UAE welcomes UN peace plan to end crisis in Yemen

The United Arab Emirates, a key Saudi ally in its deadly aggression against Yemen, has welcomed a new United Nations peace proposal to end the Yemen conflict.

“The UAE supports the efforts of UN [Special] Envoy [for Yemen] Ismail Ould Cheikh Ahmed knowing that the mission of a mediator is always tough,” Minister of State for Foreign Affairs Anwar Gargash said on his Twitter account on Thursday.

The remarks came two days after the UN envoy submitted the plan to Yemen’s Houthi Ansarullah movement and its allies.

According to informed sources, the roadmap urges agreement on naming a new vice president after the withdrawal of Houthis from the capital Sana’a and other cities and their handover of arms to a third party.

The initiative further calls on former Yemeni president, Abd Rabbuh Mansur Hadi, to transfer power to the vice president who would appoint a new premier to form a government.

“The roadmap represents a political solution for the Yemeni crisis,” Gargash said, adding, “UN efforts represent a chance to bring Yemenis back to the political track. Other alternatives are gloomy.”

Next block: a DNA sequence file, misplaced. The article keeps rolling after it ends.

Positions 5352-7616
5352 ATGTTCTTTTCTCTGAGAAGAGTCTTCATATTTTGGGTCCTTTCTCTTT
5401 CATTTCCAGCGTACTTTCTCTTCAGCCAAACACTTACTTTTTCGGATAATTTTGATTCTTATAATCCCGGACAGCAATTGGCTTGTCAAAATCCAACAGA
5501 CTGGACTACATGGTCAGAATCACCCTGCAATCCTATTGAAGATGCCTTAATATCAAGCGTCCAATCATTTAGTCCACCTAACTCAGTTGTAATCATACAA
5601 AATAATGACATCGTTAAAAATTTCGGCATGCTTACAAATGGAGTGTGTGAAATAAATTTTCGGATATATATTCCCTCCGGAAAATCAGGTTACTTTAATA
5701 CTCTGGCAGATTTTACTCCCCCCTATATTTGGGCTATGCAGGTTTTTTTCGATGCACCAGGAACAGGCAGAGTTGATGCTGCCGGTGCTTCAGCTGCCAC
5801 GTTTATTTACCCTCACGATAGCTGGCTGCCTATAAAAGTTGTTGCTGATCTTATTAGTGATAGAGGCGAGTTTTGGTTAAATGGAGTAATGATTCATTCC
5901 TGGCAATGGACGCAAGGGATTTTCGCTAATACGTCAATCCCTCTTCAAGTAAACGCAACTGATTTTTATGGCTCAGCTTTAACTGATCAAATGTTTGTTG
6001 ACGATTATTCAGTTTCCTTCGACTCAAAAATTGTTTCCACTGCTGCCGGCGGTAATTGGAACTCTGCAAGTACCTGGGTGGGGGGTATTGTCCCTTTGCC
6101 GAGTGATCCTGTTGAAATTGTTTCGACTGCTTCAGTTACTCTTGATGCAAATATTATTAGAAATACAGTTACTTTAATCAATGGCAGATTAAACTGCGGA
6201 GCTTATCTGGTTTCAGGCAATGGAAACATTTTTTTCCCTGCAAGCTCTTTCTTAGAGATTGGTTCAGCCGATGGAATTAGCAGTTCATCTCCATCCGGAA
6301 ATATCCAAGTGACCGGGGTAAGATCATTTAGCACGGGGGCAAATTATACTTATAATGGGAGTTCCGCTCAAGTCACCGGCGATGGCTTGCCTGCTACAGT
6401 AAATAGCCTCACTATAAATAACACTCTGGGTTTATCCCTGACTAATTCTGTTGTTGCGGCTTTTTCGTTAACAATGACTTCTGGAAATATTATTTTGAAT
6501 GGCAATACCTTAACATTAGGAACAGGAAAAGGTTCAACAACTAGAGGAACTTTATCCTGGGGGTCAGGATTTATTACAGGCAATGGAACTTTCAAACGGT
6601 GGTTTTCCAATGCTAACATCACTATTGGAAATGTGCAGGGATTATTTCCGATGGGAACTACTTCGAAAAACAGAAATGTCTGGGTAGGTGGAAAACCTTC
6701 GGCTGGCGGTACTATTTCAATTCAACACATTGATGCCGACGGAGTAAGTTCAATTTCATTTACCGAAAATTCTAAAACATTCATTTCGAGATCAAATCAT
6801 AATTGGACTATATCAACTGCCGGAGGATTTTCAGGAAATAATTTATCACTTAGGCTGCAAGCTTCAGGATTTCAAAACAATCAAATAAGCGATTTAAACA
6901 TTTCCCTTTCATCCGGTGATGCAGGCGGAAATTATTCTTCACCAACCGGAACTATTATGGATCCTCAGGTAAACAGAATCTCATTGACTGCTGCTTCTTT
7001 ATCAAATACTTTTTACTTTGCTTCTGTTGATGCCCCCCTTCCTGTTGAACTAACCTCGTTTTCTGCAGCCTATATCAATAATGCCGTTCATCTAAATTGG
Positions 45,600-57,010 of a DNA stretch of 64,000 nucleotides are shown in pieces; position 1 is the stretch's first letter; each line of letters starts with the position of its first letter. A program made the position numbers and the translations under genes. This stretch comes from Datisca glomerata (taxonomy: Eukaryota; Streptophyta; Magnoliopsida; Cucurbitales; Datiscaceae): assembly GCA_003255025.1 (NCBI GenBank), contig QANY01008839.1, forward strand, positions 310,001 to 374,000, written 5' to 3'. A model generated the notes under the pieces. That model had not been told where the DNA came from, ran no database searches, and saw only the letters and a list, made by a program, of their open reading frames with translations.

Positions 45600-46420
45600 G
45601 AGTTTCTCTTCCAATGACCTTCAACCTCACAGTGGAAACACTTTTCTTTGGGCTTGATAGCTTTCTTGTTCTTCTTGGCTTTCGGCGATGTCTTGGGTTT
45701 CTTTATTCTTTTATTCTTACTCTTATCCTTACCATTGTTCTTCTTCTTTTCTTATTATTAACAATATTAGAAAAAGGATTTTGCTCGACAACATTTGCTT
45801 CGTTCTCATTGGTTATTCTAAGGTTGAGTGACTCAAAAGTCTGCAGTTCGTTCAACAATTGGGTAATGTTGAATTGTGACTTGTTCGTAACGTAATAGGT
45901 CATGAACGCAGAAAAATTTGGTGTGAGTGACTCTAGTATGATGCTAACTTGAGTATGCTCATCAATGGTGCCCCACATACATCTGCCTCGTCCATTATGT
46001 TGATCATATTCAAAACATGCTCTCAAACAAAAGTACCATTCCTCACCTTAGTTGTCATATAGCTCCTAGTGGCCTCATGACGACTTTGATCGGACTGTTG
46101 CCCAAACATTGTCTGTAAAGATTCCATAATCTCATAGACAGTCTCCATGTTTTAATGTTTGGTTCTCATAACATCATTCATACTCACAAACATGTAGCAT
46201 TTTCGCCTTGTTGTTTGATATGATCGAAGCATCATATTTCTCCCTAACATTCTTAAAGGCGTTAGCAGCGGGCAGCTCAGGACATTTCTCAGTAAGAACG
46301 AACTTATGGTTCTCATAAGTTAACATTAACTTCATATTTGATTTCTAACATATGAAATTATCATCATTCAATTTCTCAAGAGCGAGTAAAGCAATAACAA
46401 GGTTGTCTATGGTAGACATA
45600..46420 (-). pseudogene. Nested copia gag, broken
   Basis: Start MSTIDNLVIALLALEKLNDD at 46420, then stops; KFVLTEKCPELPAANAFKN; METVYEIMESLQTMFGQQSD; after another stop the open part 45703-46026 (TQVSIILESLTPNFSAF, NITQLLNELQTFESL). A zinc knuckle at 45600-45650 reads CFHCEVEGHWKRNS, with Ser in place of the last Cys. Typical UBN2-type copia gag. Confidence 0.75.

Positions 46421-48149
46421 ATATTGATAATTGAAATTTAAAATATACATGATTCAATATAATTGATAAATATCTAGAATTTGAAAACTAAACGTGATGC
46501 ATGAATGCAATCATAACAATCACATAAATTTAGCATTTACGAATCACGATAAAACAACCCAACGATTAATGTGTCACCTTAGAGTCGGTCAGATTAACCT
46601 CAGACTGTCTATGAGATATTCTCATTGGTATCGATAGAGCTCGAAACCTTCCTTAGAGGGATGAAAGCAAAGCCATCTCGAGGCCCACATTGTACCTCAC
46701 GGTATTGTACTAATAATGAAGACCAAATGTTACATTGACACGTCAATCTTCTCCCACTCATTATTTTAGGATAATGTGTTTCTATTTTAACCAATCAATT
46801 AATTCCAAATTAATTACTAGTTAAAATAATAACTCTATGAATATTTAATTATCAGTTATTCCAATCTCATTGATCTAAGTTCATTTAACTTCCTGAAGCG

The Hadi administration, however, said that it had not received any roadmap for a political settlement.

Peace talks, which were held between Yemen’s opposing parties in Kuwait, ended in deadlock in August.

Earlier this week, Ahmed made a visit to Sana’a, where he held meetings with Yemen’s warring sides and called for a return to a cessation of hostilities to allow aid deliveries.

The Riyadh regime resumed its deadly airstrikes on Yemen on Sunday hours after a three-day truce in the conflict-ridden country expired.

Yemen has seen almost daily military attacks by Saudi Arabia since late March 2015, with the UN putting the toll from the aggression at more than 10,000.

The offensive was launched to crush the Houthi Ansarullah movement and its allies and reinstate the former Yemeni government.

The Houthi Ansarullah fighters took state matters in their own hands after the resignation and escape of Hadi, which threw Yemen into a state of uncertainty and threatened a total security breakdown in the country, where an al-Qaeda affiliate is present.


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